William Hazlitt English essayist, critic, and biographer.
Not entirely satisfied with his Presbyterian faith, he became a Unitarian minister in England. In he became pastor at Wisbech in Cambridgeshire, where in he married Grace Loftus, daughter of a recently deceased ironmonger. Of their many children, only three survived infancy. The first of these, John later known as a portrait painterwas born in at Marshfield in Gloucestershire, where the Reverend William Hazlitt had accepted a new pastorate after his marriage.
Inthe elder Hazlitt accepted yet another position and moved with his family to MaidstoneKent, where his first and only surviving daughter, Margaret usually known as "Peggy"was born that same year.
Inwhen he was two, his family began a nomadic lifestyle that was to last several years. From Maidstone his father took them to Bandon, County CorkIreland; and from Bandon in to the United Stateswhere the elder Hazlitt preached, lectured, and sought a ministerial call to a liberal congregation.
His efforts to obtain a post did not meet with success, although he did exert a certain influence on the founding of the first Unitarian church in Boston. Hazlitt would remember little of his years in America, save the taste of barberries.
Priestley, whom Hazlitt had read and who was also one of his teachers, was an impassioned commentator on political issues of the day. This, along with the turmoil in the wake of the French Revolution, sparked in Hazlitt and his classmates lively debates on these issues, as they saw their world being transformed around them.
While, out of respect for his father, Hazlitt never openly broke with his religion, he suffered a loss of faith, and left Hackney before completing his preparation for the ministry. He had read widely and formed habits of independent thought and respect for the truth that would remain with him for life.
And, though harsh experience and disillusionment later compelled him to qualify some of his early ideas about human naturehe was left with a hatred of tyranny and persecution that he retained to his dying days,  as expressed a quarter-century afterward in the retrospective summing up of his political stance in his collection of Political Essays: I cannot sit quietly down under the claims of barefaced power, and I have tried to expose the little arts of sophistry by which they are defended.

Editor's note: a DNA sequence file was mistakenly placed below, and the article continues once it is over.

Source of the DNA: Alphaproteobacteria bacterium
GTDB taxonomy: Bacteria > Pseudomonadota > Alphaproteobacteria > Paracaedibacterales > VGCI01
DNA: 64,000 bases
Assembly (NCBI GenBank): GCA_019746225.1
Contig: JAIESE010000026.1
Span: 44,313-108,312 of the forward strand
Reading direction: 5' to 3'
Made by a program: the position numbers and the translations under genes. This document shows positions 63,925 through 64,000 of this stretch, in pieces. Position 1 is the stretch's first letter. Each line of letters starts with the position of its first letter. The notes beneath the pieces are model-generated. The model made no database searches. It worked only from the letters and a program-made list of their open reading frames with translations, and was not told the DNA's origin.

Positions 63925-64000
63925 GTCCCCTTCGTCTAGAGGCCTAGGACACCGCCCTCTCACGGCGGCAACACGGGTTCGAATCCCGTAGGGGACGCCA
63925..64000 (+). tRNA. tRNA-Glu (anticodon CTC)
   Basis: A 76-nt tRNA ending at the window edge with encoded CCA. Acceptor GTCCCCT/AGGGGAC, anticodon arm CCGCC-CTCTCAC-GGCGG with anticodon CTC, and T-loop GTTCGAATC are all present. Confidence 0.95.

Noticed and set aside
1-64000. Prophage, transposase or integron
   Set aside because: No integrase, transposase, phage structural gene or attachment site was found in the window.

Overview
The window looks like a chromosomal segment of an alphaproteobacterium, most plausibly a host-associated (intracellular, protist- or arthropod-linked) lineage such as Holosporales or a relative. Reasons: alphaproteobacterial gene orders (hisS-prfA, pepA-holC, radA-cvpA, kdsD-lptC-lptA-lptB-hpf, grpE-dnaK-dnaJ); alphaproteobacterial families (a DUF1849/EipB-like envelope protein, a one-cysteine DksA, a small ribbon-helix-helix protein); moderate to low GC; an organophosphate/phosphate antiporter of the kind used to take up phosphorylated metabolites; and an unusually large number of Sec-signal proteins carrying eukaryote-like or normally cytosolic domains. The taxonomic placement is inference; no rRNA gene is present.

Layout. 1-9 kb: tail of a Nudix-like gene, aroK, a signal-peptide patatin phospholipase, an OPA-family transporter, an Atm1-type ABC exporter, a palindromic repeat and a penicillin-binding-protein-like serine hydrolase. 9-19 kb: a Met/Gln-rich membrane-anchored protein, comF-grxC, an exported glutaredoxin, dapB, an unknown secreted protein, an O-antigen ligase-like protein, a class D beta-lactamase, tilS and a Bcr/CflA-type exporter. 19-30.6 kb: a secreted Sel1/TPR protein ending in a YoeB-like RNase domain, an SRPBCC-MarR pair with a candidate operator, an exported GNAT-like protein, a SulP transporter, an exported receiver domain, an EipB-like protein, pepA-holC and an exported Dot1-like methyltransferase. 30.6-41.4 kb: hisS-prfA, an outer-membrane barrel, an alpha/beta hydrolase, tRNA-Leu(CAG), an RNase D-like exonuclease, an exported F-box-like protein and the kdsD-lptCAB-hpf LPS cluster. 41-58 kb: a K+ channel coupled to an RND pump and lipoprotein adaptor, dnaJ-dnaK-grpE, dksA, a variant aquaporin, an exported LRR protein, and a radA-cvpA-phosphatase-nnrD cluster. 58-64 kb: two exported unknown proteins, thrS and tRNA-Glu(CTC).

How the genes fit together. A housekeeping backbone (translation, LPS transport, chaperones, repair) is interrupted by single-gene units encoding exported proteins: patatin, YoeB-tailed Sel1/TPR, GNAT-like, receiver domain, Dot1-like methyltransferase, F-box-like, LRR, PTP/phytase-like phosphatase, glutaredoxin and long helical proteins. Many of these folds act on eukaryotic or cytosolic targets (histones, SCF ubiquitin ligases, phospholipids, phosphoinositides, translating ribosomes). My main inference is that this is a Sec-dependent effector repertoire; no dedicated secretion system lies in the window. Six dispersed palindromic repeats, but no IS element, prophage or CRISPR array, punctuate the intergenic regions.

In Septemberhe had met William Godwin the reformist thinker whose recently published Political Justice had taken English intellectual circles by storm. His intense studies focused on man as a social and political animal, and, in particular, on the philosophy of mind, a discipline that would later be called psychology.
He also familiarized himself with the works of Edmund Burkewhose writing style impressed him enormously. In the meantime the scope of his reading had broadened and new circumstances had altered the course of his career.
Yet, to the end of his life, he would consider himself a philosopher. From Fawcett, in the words of biographer Ralph Wardle, he imbibed a love for "good fiction and impassioned writing", Fawcett being "a man of keen intelligence who did not scorn the products of the imagination or apologize for his tastes".
In large part, however, Hazlitt was then living a decidedly contemplative existence, one somewhat frustrated by his failure to express on paper the thoughts and feelings that were churning within him.
This encounter, a life-changing event, was subsequently to exercise a profound influence on his writing career that, in retrospect, Hazlitt regarded as greater than any other.An Essay on the Principles of Human Action: Being an Argument in Favour of the Natural Item PreviewPages: An Essay on the Principles of Human Action Being an Argument in Favour of the Natural Disinterestedness of the Human Mind by William Hazlitt.
An Essay on the Principles of Human Action. To Which Are Added, Some Remarks on the Systems of Hartley and Helvetius [by W. Hazlitt].
William Hazlitt - An Essay on the Principles of Human Action. To Which Are Added, Some Remarks on the Systems of Hartley and Helvetius [by W. Hazlitt].
Facs. Introduction: At present this is a Work In Progress: I am working from the scanned version of Google, which consists of photographs of pages in a pdf-format, not of editable text, and a textfile, apparently generated by a program form those photographs.
An Essay on the Principles of Human Action: Being an Argument in Favour of the Natural Disinterestedness of the Human Mind. To which are Added, Some Remarks on the Systems of Hartley and Helvetius. William Hazlitt (10 April – 18 September ) Godwin intervened to help him find a publisher, and the work, An Essay on the Principles of Human Action: Being an Argument in favour of the Natural Disinterestedness of the Human Mind, was printed in a limited edition of copies by Joseph Johnson on 19 July Born: 10 April , Maidstone, Kent, England.